Gary Schneider is the recipient of the 2018 Mentor Award for the Rotary Club of Charlottetown Royalty and will receive the award on Wednesday, Nov. 21, 7 p.m., during a dinner in his honour at the Charlottetown Hotel. Doors open at 6:30 p.m.
Schneider is being recognized for his work in forestry.
“It’s an honour. It’s a reflection on Macphail Woods and the work we all have done there. So it’s a reflection on everyone,” says Schneider, during a telephone interview.
Described as P.E.I.’s equivalent of “Smokey the Bear”, the tall, genial, gentle, approachable Stratford resident is a dedicated advocate for trees, wildlife habitat and the environment.
Schneider’s love affair with trees began in the late 70’s and early 80’s when he moved to P.E.I. to live in the country and fell in love with the native forest.
He became a tree planter and, later, part of a four-person cooperative in Kings County that carried out a variety of silvicultural treatments in Island forests.
In 1991 Schneider went to work for Macphail Woods on an ecological forestry project. He saw his work as a way to demonstrate sustainable management and restoration of the Acadian forest. But, it became so much more. He collected seeds, ran a plant nursery and planted native species.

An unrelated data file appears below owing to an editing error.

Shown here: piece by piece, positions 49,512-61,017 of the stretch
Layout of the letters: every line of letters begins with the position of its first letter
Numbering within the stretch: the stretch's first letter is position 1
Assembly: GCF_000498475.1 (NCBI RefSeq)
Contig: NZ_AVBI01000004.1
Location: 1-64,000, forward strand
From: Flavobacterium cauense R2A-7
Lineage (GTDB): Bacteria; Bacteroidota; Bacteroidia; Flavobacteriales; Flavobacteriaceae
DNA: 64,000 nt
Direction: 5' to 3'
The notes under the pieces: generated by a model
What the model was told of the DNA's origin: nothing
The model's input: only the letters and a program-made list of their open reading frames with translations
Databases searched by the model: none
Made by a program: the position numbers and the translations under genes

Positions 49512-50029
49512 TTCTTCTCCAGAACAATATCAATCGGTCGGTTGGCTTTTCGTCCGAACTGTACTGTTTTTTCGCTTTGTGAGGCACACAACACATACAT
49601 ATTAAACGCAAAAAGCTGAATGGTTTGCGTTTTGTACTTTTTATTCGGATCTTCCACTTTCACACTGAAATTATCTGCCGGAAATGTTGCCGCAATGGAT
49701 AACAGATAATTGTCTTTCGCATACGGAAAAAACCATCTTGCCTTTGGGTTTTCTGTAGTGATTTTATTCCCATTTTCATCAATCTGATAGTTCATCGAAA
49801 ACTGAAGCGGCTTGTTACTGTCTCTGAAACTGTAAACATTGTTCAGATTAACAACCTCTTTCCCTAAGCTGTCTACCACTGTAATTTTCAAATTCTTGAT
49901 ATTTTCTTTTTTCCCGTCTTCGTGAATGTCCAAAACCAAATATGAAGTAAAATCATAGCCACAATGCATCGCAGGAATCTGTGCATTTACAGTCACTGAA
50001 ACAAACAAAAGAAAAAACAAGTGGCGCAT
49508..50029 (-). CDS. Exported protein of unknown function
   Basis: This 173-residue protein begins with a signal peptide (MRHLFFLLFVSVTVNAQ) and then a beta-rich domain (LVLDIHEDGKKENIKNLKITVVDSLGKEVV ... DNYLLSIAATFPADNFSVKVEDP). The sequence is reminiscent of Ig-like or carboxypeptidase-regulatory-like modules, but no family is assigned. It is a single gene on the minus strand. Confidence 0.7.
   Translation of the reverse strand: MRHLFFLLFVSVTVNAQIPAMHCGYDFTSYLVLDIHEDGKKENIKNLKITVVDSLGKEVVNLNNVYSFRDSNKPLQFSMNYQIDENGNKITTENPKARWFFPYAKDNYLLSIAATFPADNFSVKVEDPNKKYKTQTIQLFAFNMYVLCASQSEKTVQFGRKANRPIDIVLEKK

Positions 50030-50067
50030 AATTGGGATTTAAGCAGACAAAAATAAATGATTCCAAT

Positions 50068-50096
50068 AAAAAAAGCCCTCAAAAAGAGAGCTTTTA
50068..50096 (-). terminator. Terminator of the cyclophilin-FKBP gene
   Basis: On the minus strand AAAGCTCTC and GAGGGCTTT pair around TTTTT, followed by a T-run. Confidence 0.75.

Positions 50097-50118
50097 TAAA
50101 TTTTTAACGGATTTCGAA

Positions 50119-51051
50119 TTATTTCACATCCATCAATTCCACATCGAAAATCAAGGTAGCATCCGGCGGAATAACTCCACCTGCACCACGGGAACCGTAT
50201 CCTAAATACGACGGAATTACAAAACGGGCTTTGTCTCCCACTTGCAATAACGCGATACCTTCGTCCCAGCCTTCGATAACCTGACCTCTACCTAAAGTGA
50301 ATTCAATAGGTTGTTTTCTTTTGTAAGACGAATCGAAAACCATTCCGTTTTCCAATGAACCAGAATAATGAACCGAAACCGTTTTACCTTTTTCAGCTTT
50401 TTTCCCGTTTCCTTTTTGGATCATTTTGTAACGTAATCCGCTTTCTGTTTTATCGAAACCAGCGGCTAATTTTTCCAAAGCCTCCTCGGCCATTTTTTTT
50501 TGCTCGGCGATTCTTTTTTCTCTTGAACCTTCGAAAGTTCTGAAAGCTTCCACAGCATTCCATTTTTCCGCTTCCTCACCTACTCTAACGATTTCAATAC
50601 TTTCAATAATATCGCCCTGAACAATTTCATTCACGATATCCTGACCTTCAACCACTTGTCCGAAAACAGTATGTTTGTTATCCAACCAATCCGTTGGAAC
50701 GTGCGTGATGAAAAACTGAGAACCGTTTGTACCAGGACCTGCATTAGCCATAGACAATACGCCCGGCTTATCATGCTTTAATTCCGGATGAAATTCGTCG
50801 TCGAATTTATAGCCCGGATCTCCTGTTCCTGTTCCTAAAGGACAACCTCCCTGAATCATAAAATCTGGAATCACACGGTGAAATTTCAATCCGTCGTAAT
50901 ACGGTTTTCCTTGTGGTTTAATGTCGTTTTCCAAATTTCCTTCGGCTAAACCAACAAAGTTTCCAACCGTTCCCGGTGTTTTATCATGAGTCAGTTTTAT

Schneider also used his position at Macphail to develop environmental education for Islanders young and old. He runs children’s camps, hosts Elderhostel visit and leads owl prowls. He runs tours for UPEI and Holland College students, holds workshops on owls, tree and shrub identification, bird identification, native plant landscaping, forest restoration and pruning methods.
He works with the Island municipalities of Charlottetown, Stratford and Souris in creating and implementing planning plans for urban parks and wetland areas and manages 2,000 acres of forest for the provincial government. He also works with private landowners.
In 2009, Schneider developed and co-taught a UPEI field course on ecological forestry. Eight of these have been held to date and he has had a central role in each, teaching plant identification, wildlife enhancement, restoration and implementation.
For more information about purchasing tickets, call Earl Pickard at 902-892-4231 before Friday, Nov.16.